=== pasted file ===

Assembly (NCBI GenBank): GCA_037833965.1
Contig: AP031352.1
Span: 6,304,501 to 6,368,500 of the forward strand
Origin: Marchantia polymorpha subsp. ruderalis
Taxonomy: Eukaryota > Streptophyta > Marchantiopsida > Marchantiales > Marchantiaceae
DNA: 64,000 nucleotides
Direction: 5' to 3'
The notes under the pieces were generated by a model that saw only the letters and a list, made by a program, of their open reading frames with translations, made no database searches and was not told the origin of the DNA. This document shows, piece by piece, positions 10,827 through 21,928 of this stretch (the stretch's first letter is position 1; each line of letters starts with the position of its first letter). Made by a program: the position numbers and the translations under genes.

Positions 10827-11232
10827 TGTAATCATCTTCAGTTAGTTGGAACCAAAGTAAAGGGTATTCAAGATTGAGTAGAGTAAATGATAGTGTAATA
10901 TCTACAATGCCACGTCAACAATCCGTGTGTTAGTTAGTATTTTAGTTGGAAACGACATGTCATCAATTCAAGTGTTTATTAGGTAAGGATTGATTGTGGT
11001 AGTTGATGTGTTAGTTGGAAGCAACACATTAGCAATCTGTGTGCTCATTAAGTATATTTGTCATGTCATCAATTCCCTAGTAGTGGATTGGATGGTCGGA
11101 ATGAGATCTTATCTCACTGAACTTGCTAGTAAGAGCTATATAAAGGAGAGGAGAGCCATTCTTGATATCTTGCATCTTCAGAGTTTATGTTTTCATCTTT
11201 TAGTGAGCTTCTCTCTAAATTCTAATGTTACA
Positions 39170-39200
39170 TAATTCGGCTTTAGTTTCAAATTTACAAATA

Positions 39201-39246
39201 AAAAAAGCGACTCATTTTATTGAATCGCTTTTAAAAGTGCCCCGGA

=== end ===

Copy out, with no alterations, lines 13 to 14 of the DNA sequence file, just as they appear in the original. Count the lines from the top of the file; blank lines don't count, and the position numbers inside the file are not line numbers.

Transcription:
11101 ATGAGATCTTATCTCACTGAACTTGCTAGTAAGAGCTATATAAAGGAGAGGAGAGCCATTCTTGATATCTTGCATCTTCAGAGTTTATGTTTTCATCTTT
11201 TAGTGAGCTTCTCTCTAAATTCTAATGTTACA